2 killed in clash at terror-linked Kenyan mosque
MOMBASA, Kenya (AP) — Police opened fire on Muslim youths wielding daggers at a mosque linked to recruiting Islamic extremists, and at least one officer and a young man were killed Sunday, witnesses and officials said in the coastal resort and port city of Mombasa.
Police said they raided the Masjid Musa mosque acting on intelligence that a meeting to recruit militants was going on.
A reporter at the scene saw police shoot and kill one person as they tried to disperse a growing crowd screaming "Allahu Akbar" or "God is Great" outside the mosque, which has been the recent site of violent confrontations between young Muslims and police.
A police officer who was stabbed in the face died of his wounds, said Mombasa police commander Robert Kitur. Another officer was stabbed in the stomach and is being treated at the hospital, he said.
Police later occupied the mosque and its precincts, Kitur said.
"We have arrested dozens of youths who attacked our officers while on duty at the mosque and they are under interrogation," he said. They also recovered a gun stolen from an officer.
Kitur said the officers were "on a mission to remove radical paraphernalia from the mosque when they faced resistance."
Henry Ondieki, the Mombasa chief of criminal investigations, said police forcibly entered the mosque after getting intelligence that a meeting to recruit militants was underway. "This was not a normal day of prayers," he said. "Their intention was clear: they were planning to recruit and attack innocent Kenyan civilians."
But the head of a Mombasa-based rights group criticized the police.
"There was no need for excessive force and the police should have restrained themselves to avoid bloodshed," said Khalid Hussein, executive director of Haki Africa. He said it came the day after they asked police to avoid violence and talk to the youth.
"We condemn strongly the move by police to cause violence inside a place of worship," Hussein said.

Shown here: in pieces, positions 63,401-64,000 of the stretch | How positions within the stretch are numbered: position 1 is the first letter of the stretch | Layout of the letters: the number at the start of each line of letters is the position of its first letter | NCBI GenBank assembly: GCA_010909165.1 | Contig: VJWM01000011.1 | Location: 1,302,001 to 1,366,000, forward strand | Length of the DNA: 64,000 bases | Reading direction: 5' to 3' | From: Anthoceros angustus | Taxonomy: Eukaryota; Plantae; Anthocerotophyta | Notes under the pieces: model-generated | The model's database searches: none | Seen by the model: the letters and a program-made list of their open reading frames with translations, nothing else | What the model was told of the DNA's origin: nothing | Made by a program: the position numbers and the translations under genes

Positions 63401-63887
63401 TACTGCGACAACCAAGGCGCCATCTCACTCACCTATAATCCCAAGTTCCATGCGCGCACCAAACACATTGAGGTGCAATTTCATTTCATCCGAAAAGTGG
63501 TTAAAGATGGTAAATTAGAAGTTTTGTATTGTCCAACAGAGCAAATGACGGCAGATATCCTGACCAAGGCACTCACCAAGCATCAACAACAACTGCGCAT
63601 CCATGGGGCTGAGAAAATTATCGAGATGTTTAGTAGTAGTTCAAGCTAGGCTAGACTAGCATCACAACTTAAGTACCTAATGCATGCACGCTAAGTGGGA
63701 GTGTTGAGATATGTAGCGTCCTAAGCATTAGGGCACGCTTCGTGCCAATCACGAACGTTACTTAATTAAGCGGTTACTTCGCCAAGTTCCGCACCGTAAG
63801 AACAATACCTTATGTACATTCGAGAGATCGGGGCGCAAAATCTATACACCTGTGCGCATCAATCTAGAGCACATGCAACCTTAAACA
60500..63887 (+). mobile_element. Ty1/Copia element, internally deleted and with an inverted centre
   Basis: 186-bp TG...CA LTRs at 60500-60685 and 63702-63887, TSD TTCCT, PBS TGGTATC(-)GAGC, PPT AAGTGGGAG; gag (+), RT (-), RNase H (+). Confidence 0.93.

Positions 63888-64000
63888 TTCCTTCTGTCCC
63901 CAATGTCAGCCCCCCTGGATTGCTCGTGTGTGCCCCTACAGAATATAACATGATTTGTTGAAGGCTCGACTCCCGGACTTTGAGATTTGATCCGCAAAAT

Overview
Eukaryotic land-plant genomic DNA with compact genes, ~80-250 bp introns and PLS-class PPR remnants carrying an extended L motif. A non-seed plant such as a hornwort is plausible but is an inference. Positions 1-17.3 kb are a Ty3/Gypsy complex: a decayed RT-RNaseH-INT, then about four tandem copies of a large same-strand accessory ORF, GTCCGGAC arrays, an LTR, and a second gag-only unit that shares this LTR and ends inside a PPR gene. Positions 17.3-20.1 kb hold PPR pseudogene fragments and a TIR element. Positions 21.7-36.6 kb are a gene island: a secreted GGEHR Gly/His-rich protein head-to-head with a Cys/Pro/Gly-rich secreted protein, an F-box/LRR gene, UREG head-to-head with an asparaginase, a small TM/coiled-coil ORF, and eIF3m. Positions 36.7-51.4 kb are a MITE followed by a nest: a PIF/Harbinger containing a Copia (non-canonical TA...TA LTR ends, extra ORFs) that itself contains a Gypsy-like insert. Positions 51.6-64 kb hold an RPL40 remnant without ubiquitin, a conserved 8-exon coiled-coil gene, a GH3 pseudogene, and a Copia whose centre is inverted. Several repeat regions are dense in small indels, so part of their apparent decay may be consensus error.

Kenyan police have linked the Masjid Musa mosque to recruitment of militants for Somalia's al-Shabab terrorist organization, which claimed responsibility for an attack last year on an upscale shopping mall in which up to 67 people were killed in Nairobi, the capital. The al-Qaida-linked al-Shabab group said that attack was in retaliation for Kenya's military involvement in Somalia.
Rights campaigners say the Kenyan government's harsh counterterrorism measures are pushing some Muslim youths toward extremism.
A Human Rights Watch researcher reported last year that many Somalis who have fled to Kenya because of al-Shabab violence have sometimes faced "serious abuses" at the hands of security forces who wrongfully accuse them of supporting al-Shabab.
Last October, following the mall attack, gunmen killed a Muslim cleric and three others in a hail of bullets in Mombasa, sparking street violence by youths who accused the police of targeted killings of Muslim leaders.
The Masjid Musa mosque has produced terror-linked Muslim preachers including Aboud Rogo Mohammed, who was shot and killed by unknown gunmen in Mombasa as he drove his wife to a hospital in Aug. 2012. The death sparked two days of rioting in which four people, including three members of the security forces, were killed and three churches were damaged in Mombasa. Hundreds of angry young Muslims who took to the streets blamed police for the killing of Mohammed, who had been sanctioned by the U.N. and U.S. for supporting al-Shabab. A Kenyan government task force did not establish who killed Mohammed.